In an air conditioning system the refrigerant is circulated under pressure through five major components in a closed circuit.
At these five points in the system the refrigerant goes through pressure and temperature changes.
The compressor (Item 1) Page 70-10-3 takes in heated, low pressure refrigerant gas through the suction valve (low pressure side) and as the name indicates, pressurizes the heated refrigerant and forces it through the discharge valve (high pressure side) on the condenser (Item 2) Page 70-10-3.
Ambient air passing through the condenser removes the heat from refrigerant resulting in physical state change in the refrigerant from a gas to a liquid.
The liquid refrigerant moves on to the receiver / drier (Item 3) Page 70-10-3 where impurities such as moisture and dirt are filtered out. The receiver / drier also serves as the storage tank for the liquid refrigerant. The liquid refrigerant (still under high pressure) flows to the expansion valve (Item 4) Page Page 70-10-3.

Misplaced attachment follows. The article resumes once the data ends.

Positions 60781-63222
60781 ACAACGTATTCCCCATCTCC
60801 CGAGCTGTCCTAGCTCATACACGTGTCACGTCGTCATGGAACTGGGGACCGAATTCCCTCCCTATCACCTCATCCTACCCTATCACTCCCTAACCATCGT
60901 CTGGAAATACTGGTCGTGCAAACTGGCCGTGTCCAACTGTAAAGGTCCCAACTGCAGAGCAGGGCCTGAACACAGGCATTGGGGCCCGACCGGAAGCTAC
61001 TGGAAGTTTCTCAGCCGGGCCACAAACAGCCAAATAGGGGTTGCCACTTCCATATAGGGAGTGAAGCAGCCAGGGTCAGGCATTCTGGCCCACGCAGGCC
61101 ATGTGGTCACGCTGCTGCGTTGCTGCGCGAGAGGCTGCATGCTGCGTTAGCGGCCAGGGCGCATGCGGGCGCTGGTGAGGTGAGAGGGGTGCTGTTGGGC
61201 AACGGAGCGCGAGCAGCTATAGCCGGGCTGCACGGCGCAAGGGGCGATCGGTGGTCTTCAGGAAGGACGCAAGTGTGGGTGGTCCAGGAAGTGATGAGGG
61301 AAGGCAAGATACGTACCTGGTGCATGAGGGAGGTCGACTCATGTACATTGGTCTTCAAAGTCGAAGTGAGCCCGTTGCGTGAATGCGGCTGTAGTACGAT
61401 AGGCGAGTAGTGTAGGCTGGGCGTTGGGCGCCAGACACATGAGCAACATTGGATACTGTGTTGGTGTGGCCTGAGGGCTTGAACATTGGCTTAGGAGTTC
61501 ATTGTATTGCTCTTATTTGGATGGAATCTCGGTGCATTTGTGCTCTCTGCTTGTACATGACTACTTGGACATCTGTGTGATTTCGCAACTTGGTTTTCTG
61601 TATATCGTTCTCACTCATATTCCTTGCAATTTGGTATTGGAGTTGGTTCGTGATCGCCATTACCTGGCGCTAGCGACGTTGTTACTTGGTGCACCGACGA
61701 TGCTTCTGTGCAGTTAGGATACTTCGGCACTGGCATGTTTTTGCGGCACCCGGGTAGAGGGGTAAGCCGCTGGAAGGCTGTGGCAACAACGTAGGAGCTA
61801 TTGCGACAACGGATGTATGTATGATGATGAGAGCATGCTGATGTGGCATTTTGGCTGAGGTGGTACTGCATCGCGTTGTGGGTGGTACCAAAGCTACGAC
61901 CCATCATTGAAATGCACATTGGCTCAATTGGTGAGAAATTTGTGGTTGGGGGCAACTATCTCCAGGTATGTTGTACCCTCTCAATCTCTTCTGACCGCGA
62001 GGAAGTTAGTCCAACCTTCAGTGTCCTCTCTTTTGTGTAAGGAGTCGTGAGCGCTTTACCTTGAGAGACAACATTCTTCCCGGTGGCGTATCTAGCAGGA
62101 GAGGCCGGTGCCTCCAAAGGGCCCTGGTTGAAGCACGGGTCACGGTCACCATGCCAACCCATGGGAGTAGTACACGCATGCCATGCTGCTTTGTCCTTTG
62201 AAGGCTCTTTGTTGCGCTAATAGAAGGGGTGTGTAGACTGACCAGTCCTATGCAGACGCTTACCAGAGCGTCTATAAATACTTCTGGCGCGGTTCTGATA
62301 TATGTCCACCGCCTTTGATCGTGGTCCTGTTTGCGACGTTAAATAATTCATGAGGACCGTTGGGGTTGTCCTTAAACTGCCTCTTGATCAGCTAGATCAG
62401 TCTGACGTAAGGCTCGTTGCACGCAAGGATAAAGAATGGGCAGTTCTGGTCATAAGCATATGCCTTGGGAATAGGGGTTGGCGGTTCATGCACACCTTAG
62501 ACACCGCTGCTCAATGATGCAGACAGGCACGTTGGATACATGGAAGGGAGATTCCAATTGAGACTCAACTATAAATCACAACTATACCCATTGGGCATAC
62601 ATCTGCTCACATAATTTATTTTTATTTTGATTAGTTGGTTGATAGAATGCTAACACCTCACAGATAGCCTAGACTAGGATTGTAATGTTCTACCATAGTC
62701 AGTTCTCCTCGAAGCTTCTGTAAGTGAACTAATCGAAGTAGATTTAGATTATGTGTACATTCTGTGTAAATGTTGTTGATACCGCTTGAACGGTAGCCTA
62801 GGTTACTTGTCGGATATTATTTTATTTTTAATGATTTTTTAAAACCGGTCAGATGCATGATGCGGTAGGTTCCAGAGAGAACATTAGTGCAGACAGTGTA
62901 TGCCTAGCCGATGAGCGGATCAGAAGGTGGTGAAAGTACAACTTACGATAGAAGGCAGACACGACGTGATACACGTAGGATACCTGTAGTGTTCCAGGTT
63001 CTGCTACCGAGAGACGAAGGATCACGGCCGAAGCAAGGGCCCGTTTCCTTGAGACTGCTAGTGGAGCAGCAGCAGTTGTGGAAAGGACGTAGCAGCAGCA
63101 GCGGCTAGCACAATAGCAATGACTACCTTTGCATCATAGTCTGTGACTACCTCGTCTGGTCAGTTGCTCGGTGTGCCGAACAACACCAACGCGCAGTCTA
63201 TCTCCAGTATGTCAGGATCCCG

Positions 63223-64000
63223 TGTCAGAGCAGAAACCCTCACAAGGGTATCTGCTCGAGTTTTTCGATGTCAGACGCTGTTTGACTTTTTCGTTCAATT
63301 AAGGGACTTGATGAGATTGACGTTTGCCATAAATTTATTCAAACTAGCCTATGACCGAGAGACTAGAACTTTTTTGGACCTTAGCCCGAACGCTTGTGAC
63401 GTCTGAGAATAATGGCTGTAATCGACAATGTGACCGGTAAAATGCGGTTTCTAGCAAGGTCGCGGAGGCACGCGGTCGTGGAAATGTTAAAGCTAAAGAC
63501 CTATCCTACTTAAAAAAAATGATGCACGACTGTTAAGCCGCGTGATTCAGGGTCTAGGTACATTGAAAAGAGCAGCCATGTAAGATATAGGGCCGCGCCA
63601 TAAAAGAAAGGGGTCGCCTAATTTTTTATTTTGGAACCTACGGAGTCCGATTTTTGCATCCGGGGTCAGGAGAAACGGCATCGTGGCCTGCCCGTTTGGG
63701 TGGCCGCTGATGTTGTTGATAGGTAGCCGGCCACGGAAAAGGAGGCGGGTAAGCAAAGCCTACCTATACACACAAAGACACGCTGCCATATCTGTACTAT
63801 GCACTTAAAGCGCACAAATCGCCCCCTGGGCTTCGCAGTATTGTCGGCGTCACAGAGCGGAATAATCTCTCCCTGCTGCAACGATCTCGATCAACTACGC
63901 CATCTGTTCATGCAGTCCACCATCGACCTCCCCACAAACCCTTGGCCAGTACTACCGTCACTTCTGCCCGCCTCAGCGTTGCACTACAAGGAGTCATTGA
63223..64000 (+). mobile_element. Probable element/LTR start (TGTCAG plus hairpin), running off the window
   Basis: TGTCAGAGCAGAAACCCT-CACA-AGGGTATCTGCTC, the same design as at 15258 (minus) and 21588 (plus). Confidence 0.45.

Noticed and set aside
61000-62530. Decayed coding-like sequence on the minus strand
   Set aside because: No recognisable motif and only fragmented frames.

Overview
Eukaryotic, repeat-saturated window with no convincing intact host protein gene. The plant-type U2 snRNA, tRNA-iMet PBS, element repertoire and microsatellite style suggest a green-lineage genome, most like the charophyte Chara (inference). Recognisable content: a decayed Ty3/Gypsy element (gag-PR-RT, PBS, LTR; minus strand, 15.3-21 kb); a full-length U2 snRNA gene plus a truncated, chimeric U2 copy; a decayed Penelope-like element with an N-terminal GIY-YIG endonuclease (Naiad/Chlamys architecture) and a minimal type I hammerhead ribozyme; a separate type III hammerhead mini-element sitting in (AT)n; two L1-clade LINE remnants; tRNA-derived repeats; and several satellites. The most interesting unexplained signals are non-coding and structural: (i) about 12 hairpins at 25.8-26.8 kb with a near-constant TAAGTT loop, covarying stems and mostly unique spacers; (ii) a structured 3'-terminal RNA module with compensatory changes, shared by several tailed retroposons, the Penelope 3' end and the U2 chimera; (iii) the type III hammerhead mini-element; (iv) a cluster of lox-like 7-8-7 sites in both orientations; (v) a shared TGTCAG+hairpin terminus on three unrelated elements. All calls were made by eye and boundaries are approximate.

The expansion valve meters the amount of refrigerant into the evaporator coil (Item 5) Page 70-10-3. As the refrigerant passes through the expansion valve, it again changes its physical state. It becomes a low temperature, low-pressure liquid and saturated vapor. The low pressure liquid immediately starts to boil and vaporize as it enters the evaporator. The hot humid air of the machine’s cab is drawn through or blown into the evaporator by the evaporator fan (Item 6) Page 70-10-3. Since the refrigerant is colder than the air, it absorbs the heat from the air and produces cooled air, which is pushed into the cab by the fan. The moisture in the air condenses on the evaporator coil and drips into the drain pan, which directs the water out of the cab.
The refrigerant cycle is completed when the heated low pressure gas is again drawn into the compressor.